Florida in contrast with a population in 2005 of 17,789,864 there were 348,000 abuse claims reported in 2006 , according to the DCF. - There are NO Statewide Elder Financial Abuse Prevention Initiatives, No new laws with Mandatory Reporting of Financial Abuse for our Elders, No Vulnerable Adult Task Force.

Florida, having 54.65% more reported Elder Abuse Cases than California and a population that's 50.55% smaller,you rarely hear about Elder Abuse Cases and I can tell you from my experience, when you approach the local news media with a request to publish a story to raise Elder Abuse Awareness, chances are exceptionally good that they will not publish your story. By Ray Fernandez

Woman Jailed for Elder Theft

By Michelle Durand

A short stint at the county jail appears to have pushed Gina Costello to do what a conviction for financial elder abuse, a court order and threats of prison couldn’t — cough up more than $100,000 to repay the elderly San Mateo man who showered her with gifts, cash and a trip to Las Vegas.

Costello reportedly persuaded the man she had met only months previously to give her money and take her to Las Vegas. She told the man, a widower in an assisted living facility, she was a friend of his deceased wife and needed the money to pay for cancer treatment. The total taken was about $140,000.

More >>

Young Folk rip-off Elderly

ELDERLY Queenslanders are losing $2.5 million every month to rip-off merchants who often turn out to be their own children, in a financial scandal set to deepen over the coming decade.

The figures, given to a federal inquiry into the elderly and the law, are just part of the information being fed to the Federal Government about the problem, which is set to deepen as Australia's population rapidly ages.

"Some children try to acquire their parents' money before they die and beat their siblings to it," said Yvonne Zardani, secretary of the Queensland branch of the Australian Pensioners and Superannuants League.

"They use their parents to get everything they can get." Sons and daughters take money, promising to care for their parents and then abandon them.

Archived here >>

One in 12 Seniors Citizens Abused !

By Arthur Williams - Free Press

Of those abused, over half are exploited by a spouse, family member, caretaker or other close personal contact, she said. The average victim of financial abuse loses $20,000.

“It’s just about raising awareness of abuse,” Doerksen said.“These are people who actually see clients and might be able to spot things of concern. We need people to get involved and know who to call.”

Common indicators that someone you know may be financially abused include: the sudden appearance of previously uninvolved relatives, power of attorney granted under unusual circumstances, abrupt changes in wills or accounts, family members or representatives refusing to spend money on the senior’s behalf, and senior’s not knowing where their money or assets have gone.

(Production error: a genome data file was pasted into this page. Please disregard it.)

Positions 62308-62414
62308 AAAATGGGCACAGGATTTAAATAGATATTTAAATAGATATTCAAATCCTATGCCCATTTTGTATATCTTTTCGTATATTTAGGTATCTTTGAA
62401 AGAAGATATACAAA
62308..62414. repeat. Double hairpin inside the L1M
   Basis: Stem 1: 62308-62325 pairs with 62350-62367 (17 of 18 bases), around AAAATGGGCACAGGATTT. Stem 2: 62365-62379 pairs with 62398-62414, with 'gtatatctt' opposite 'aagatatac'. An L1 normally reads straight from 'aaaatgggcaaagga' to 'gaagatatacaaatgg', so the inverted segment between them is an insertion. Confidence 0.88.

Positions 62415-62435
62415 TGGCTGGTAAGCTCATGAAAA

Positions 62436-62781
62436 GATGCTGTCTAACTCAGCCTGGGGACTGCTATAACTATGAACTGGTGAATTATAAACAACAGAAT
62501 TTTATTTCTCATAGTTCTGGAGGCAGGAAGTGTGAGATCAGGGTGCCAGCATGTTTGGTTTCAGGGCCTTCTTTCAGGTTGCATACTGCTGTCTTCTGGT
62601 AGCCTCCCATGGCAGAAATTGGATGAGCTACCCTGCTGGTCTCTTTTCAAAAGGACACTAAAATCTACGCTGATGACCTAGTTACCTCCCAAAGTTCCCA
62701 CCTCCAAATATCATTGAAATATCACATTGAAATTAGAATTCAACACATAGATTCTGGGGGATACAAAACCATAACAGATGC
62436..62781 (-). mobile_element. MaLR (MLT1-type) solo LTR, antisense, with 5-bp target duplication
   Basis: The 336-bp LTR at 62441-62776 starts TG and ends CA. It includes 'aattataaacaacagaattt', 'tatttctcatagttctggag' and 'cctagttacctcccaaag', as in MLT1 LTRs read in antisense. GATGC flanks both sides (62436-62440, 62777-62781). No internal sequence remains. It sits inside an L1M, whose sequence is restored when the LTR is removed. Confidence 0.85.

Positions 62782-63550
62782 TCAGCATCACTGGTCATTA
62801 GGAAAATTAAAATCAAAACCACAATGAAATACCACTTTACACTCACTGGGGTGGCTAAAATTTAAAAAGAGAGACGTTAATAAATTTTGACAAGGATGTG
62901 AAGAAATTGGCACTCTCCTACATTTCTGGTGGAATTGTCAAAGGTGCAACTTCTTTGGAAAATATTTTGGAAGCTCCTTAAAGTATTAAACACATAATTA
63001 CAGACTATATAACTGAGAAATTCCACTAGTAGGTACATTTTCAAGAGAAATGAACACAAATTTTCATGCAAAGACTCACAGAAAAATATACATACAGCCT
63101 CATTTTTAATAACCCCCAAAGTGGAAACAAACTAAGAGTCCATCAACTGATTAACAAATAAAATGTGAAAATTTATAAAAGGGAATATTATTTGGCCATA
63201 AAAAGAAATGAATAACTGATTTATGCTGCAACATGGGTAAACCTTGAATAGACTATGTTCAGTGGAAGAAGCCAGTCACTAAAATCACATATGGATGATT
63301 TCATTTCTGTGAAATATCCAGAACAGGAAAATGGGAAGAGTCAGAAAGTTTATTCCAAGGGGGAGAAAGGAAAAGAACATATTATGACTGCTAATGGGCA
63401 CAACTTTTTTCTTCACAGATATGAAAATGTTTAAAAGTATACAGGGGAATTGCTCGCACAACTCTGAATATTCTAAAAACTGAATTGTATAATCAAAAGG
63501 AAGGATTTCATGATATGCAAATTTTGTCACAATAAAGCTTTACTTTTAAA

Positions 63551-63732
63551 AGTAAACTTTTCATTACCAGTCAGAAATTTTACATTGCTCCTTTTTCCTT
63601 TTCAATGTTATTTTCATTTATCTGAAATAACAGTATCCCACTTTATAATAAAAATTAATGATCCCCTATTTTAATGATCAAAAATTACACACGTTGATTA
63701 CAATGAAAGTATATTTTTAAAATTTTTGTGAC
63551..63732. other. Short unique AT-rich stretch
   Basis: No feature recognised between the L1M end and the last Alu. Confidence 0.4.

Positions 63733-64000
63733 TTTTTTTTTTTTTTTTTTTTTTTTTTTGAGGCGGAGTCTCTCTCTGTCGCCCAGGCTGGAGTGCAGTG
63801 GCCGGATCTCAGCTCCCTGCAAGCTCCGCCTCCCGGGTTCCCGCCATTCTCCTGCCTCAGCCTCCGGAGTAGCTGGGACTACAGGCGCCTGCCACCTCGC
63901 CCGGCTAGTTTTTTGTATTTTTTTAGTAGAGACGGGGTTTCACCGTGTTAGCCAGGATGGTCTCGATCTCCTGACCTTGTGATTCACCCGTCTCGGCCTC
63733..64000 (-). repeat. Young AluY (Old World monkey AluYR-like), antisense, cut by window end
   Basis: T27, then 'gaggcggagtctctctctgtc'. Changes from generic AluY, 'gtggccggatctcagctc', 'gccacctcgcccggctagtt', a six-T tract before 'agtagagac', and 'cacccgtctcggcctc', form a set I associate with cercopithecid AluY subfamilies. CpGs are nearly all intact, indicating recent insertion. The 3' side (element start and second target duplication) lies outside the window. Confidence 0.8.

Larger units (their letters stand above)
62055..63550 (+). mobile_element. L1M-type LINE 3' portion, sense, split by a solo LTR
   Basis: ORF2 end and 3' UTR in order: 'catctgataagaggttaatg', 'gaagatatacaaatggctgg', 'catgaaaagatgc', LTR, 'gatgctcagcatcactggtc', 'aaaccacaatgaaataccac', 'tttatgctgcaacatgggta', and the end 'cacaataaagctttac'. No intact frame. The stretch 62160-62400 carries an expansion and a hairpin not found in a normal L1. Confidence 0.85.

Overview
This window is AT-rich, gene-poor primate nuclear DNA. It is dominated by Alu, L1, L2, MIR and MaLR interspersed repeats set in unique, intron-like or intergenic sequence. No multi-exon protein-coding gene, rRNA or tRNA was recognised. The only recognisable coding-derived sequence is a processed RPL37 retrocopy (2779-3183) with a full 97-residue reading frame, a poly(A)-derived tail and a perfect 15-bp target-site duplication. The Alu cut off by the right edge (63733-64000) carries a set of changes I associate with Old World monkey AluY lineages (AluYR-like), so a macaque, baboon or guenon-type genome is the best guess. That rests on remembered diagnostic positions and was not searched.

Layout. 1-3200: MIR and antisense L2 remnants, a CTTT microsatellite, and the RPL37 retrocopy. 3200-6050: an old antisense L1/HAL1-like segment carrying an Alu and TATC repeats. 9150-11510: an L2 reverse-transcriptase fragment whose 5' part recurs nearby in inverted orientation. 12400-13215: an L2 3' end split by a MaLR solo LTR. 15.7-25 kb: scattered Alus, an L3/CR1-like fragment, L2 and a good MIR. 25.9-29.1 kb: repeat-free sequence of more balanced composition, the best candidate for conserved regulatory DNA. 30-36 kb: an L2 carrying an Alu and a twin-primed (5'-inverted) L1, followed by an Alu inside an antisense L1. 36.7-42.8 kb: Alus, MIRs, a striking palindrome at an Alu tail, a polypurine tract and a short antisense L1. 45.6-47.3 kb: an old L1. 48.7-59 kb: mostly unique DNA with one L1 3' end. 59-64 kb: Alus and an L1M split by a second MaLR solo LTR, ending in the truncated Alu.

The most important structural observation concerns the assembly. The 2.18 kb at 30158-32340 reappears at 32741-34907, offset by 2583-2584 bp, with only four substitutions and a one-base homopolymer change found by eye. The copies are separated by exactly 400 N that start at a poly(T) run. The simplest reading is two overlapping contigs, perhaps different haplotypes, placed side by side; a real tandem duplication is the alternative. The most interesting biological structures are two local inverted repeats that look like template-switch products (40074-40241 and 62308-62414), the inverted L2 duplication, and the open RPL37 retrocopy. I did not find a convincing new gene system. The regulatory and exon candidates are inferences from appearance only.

In some cases, the victim may be unaware of what is happening to them until it is too late.

Brommeland said she is always watching for warning signs when she is working in the community...

“It’s widespread.”

for un-abridged copy of this article >>

Prison Wife charged with Elder Abuse

A story of elder abuse began to unfold Tuesday when Katherine Garcia-Herzog appeared before Superior Court Judge Susan Harlan on charges that she took advantage of an 88-year-old Fiddletown woman.

Garcia-Herzog, who is 53 and no longer lives in Amador County, was arrested earlier this month in Santa Rosa and booked into the Sonoma County Jail on charges that she bilked Fiddletown resident Helen Thompson out of more than $25,000. The investigation is ongoing.

The case, laced with intrigue from the onset, came to the attention of Amador County Sheriff's Office investigators in June 2006. Authorities were alerted by a neighbor of Thompson, who called to voice concern over the woman's welfare.

Thompson's granddaughter, Elaine Hyatt, told the Ledger Dispatch that she now lives with her grandmother and expects to testify against Garcia-Herzog in order to see justice done.

Hyatt said that Garcia-Herzog came into contact with her grandparents in October 2004 prior to the death of Thompson's husband, Leon "Whitey" Thompson in June 2005. Leon Thompson gained notoriety as a survivor of Alcatraz, where he served time for bank robbery.

Garcia-Herzog's financial trails with Thompson's money have led investigators to several local financial institutions, including Wells Fargo and Bank of America.

Hyatt said the woman convinced her grandmother to take out a reverse mortgage with Garcia-Herzog's name on it and that $30,000 soon disappeared.

Hyatt said she believes her grandmother's loss is far greater than the $25,000 figure being used and is probably closer to $100,000.

Friday, February 23, 2007

Robin Davis to be on panel of AARP workshop on Elder Financial Abuse Exploitation

By Chris Dickerson - Kanawha Bureau